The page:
Montreal

Montreal joined by Toronto, Vancouver in push for improved rail safety

Like Montreal, officials in Toronto and Vancouver say improvements to rail safety in the wake of the 2013 Lac-Mégantic derailment don't go far enough.

montreal-rail-safety-other-cities

CBC News this week revealed that Canada’s rail regulator has waived a number of safety rules and orders for both CN Rail and CP Rail operations in recent years. But Transport Canada has refused to offer reasons. (Darryl Dyck/Canadian Press)

The federal government and railways agreed to a series of regulations to improve rail safety in the wake of the July 2013 derailment and explosion in Lac-Mégantic.

But several cities, including Montreal, Toronto and Vancouver, say the improvements still don't go far enough. 

Last spring, Transport Canada announced new guidelines for rail tanker cars which include a thicker steel wall and thermal protection jacket. Others new regulations include:

  • Older tankers carrying crude oil must be phased out by 2020. 
  • All tank cars carrying flammable or explosive goods must be up to the latest standards by 2025.
  • Municipalities also have access to annual reports on the type and volume of dangerous goods being carried through their cities.

Montreal, Toronto and Vancouver still say more can be done.

Alternate routes?

The City of Toronto called on Transport Canada earlier this year to explore alternate routes for dangerous goods and look at regulations to reduce train speed through urban areas.

The quality of the tracks and regular maintenance was also a concern. Similar to Montreal, many of the rail lines in Toronto go very close to residential homes.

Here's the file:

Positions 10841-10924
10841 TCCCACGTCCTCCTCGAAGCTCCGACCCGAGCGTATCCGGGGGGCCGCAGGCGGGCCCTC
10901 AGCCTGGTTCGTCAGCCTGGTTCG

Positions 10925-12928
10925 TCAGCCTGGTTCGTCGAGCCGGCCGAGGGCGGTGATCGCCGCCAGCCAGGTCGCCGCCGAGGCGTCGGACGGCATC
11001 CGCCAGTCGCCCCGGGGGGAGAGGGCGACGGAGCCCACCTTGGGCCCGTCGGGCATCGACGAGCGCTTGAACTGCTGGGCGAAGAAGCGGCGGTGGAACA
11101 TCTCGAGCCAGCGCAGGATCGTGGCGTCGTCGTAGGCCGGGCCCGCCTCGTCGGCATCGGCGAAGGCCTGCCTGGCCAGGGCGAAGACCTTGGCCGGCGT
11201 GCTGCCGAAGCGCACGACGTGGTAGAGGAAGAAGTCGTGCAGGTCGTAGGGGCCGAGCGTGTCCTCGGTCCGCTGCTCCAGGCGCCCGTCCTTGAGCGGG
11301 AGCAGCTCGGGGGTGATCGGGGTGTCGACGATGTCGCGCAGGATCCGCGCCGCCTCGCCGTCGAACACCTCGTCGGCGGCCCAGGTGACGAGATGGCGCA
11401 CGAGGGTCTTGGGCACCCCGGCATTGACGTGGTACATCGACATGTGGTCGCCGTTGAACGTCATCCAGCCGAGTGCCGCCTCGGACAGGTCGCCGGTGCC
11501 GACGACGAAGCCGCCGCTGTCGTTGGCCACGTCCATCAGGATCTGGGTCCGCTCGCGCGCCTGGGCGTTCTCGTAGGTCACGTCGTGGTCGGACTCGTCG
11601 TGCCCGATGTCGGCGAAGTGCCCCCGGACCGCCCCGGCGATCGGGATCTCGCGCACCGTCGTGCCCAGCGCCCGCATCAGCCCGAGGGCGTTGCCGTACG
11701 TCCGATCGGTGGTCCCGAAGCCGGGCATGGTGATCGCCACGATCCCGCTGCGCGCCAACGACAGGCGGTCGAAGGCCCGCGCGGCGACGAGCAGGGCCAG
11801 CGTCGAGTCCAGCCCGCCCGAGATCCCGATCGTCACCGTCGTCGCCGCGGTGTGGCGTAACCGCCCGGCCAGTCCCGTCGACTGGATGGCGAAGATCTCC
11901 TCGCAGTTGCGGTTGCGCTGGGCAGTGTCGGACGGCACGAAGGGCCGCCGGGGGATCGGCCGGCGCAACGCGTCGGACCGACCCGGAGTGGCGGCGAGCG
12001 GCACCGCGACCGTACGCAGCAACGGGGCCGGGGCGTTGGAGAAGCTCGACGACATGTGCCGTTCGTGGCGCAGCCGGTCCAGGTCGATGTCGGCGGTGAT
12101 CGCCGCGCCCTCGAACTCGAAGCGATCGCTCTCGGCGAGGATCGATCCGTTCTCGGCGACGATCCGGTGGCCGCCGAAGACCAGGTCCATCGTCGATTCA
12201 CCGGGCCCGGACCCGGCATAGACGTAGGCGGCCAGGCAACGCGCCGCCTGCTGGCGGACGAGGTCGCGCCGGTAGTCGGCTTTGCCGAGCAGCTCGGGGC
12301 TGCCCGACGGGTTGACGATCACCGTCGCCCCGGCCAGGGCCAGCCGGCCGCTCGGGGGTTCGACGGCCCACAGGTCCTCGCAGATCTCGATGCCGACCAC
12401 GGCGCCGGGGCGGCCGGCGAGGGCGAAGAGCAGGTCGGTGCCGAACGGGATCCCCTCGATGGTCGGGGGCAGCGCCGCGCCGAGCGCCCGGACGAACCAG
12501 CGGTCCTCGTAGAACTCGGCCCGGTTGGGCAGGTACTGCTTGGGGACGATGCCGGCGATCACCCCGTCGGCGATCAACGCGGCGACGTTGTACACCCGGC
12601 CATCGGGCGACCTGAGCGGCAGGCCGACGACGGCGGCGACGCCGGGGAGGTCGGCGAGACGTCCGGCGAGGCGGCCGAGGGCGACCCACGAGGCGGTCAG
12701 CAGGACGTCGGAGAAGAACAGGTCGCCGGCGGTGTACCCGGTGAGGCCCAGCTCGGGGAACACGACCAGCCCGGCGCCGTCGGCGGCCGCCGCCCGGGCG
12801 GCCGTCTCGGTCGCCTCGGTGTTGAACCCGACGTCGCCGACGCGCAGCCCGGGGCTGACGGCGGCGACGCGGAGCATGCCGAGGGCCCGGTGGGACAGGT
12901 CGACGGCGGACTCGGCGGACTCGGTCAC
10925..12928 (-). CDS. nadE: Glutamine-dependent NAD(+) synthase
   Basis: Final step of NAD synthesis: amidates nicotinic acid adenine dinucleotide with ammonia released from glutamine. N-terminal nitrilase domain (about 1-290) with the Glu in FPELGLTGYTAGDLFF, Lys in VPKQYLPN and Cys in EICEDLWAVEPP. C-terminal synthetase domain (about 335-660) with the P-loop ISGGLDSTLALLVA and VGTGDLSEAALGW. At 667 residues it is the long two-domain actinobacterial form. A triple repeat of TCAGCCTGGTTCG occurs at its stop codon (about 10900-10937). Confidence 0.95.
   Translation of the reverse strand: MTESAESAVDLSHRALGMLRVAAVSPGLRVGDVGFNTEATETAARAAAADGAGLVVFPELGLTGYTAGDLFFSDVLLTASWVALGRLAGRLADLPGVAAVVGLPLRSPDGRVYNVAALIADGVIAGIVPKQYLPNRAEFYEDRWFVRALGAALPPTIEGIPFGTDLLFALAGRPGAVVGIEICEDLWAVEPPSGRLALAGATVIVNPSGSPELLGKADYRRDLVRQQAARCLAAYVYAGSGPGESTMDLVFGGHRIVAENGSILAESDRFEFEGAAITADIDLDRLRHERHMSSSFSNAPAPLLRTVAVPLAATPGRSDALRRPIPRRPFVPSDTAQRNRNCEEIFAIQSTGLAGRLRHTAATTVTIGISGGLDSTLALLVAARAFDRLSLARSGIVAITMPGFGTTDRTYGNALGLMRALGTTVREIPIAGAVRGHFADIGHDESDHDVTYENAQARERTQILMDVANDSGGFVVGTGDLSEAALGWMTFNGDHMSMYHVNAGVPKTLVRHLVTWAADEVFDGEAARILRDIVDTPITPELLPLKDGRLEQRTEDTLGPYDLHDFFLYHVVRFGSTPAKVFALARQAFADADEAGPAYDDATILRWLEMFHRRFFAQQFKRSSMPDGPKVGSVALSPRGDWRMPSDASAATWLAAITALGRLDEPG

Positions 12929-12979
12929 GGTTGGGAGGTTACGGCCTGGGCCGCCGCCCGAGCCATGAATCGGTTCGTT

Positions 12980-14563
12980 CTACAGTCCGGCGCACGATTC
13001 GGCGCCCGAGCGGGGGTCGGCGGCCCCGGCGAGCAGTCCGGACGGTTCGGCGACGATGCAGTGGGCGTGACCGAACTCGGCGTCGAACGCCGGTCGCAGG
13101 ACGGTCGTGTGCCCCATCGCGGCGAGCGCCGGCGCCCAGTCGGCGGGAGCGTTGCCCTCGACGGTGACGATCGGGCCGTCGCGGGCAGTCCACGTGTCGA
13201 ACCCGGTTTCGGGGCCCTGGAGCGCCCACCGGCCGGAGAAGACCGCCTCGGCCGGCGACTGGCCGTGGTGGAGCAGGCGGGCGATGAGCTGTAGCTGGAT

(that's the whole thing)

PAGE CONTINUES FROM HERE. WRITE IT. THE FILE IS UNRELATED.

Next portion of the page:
For its part, the City of Vancouver says the annual reports made mandatory by Transport Canada do give quarterly breakdowns of dangerous goods, but it's a "retrospective" and does not reflect the maximum loads shipped on a single train.

"A single car derailing with a dangerous good does not require the same capacity as seven cars with the dangerous good," Daniel Stevens,Vancouver's director of emergency planning, said in an email to CBC.

"Knowing the maximum quantities transported at a given time will help our local responders in ensuring they have the appropriate capacity to respond as well as the training for the specific dangerous good."

Striking a balance

Like Montreal, Vancouver would like to be alerted to dangerous goods ahead of time, which would alllow emergency responders to flag the shipments that may contain goods that exceed our ability to respond, Stevens said.

He said Hazmat teams would be better prepared if the railways alerted them if a shipment was coming through with goods not normally transport or with cargo that exceeded a certain quantity.

"This may strike a balance between being notified of everything and not being notified at all," he said.

About the Author

Leah Hendry is a TV, radio and online journalist with CBC Montreal Investigates. Contact her via our confidential tipline: 514-597-5155 or on email at montrealinvestigates@cbc.ca.

Comments

To encourage thoughtful and respectful conversations, first and last names will appear with each submission to CBC/Radio-Canada's online communities (except in children and youth-oriented communities). Pseudonyms will no longer be permitted.

By submitting a comment, you accept that CBC has the right to reproduce and publish that comment in whole or in part, in any manner CBC chooses. Please note that CBC does not endorse the opinions expressed in comments. Comments on this story are moderated according to our Submission Guidelines. Comments are welcome while open. We reserve the right to close comments at any time.

now